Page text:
Anti-Money Laundering (AML) , COVID-19 , Cryptocurrency Fraud
Russian National Charged With Laundering Ryuk RansomsDenis Dubnikov Charged With Receiving Ransomware Proceeds, Faces Extradition to US
The U.S. Department of Justice is seeking to extradite from the Netherlands a Moscow businessman who allegedly laundered money on behalf of the Ryuk ransomware operation.
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Russian national Denis Dubnikov, 29, was arrested on Nov. 2 by Dutch authorities, after being expelled from Mexico - where he was attempting to vacation - and flown to the Netherlands, says Arkady Bukh, his New York-based attorney.
The U.S. extradition request cites a sealed indictment, filed in August by a grand jury in Portland, Oregon, accusing Dubnikov of receiving $400,000 worth of bitcoins in 2018, from attackers tied to Ryuk, who received the cryptocurrency from victims who paid a ransom, reports The Wall Street Journal, which viewed the extradition request.
Dubnikov has been charged by the U.S. with conspiracy to commit money laundering, Bukh tells the Journal, adding that his client "will be pleading not guilty because he had no knowledge of someone engaging in criminal activity."
Moscow-based legal firm Briefcase, of which Dubnikov is CEO, says that it is tracking the case. As threat intelligence firm Recorded Future's news site The Record reports, it's not clear if the U.S. charges might tie to funds that were moved to the Coyote Crypto or EggChange cryptocurrency exchanges, which Dubnikov founded.
Ryuk's Prevalence for Targeting Healthcare
The alleged amount received by Dubnikov would have been a small fraction of Ryuk's earnings. During 2020, the value of known ransom payments to Ryuk totaled nearly $100 million, blockchain analysis firm Chainalysis has reported.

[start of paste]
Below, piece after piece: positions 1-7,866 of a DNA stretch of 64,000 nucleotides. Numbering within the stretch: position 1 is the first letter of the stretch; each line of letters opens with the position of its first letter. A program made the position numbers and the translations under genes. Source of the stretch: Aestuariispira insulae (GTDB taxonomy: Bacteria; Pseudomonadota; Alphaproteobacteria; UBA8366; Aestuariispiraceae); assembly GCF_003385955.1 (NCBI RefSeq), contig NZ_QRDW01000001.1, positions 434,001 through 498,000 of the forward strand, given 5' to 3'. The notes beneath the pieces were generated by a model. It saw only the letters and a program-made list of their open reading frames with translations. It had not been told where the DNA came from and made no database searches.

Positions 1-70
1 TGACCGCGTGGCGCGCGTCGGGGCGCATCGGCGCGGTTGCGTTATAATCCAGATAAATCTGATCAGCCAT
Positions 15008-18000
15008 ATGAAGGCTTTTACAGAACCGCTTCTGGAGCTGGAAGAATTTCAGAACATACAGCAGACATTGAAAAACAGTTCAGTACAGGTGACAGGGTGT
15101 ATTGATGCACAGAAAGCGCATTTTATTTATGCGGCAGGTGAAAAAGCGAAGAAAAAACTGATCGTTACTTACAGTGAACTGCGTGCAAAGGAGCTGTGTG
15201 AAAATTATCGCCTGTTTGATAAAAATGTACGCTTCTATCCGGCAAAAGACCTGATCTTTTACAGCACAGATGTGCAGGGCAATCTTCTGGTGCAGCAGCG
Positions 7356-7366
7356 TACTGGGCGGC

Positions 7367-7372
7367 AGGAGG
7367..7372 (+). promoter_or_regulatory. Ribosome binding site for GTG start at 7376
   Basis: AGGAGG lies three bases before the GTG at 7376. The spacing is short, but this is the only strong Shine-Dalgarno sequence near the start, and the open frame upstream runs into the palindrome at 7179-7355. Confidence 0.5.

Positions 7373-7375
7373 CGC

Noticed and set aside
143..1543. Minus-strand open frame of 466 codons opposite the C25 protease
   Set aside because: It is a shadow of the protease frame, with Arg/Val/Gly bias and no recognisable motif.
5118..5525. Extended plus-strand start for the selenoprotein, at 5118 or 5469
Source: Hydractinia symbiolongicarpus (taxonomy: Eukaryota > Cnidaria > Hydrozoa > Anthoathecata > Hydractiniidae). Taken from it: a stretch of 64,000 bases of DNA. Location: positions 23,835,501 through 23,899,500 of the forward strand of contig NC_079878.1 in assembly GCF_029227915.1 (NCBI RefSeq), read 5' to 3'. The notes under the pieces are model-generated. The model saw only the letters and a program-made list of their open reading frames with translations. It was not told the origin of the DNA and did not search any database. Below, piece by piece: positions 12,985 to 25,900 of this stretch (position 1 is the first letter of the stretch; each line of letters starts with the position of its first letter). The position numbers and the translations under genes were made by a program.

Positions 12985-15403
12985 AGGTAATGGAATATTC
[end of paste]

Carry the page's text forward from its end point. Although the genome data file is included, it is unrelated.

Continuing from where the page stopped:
In January, two security researchers reported that they'd identified at least $150 million in cryptocurrency profits as having been received by Ryuk from its victims since the group's inception in October 2018. Brian Carter, principal researcher at security firm HYAS, and Vitali Kremez, CEO of Advanced Intelligence, announced those findings after saying they'd identified 61 bitcoin addresses used by Ryuk operators and affiliates.
Attackers have a history of using Ryuk to target critical sectors, including healthcare.
In October 2020, a U.S. government cybersecurity alert warned that attackers wielding Ryuk were posing an "increased and imminent" threat to hospitals and medical facilities.
The attackers who wield Ryuk are part of a group that's been dubbed FIN12 by security researchers. While the group has a history of "prolific ransomware attacks," of even greater concern, says cybersecurity firm Mandiant, is that nearly 20% of known Ryuk victims have been in the healthcare sector, not least during the ongoing COVID-19 pandemic.
For Q3, ransomware incident response firm Coveware says that Ryuk was tied to 2% of the incidents it investigated, placing it in the top 10 ransomware groups for the quarter, based on prevalence. As of July, when a Ryuk victim paid a ransom, on average it paid $692,000, Coveware reports.
White House Moves Against Ransomware
The indictment against Dubnikov is only the latest evidence of the Biden administration's increasing move to blunt the damage being caused by ransomware. Those efforts intensified after the summer, when serious attacks disrupted East Coast fuel provider Colonial Pipeline, meat processing giant JBS, and IT managed software developer Kaseya, among many others.
Working with allied nations, the White House has been attempting to coordinate the disruption and, when possible, the arrest of both ransomware developers and affiliates. These business partners receive a copy of a group's crypto-locking malware, use it to infect victims, and receive a share of any ransom a victim pays.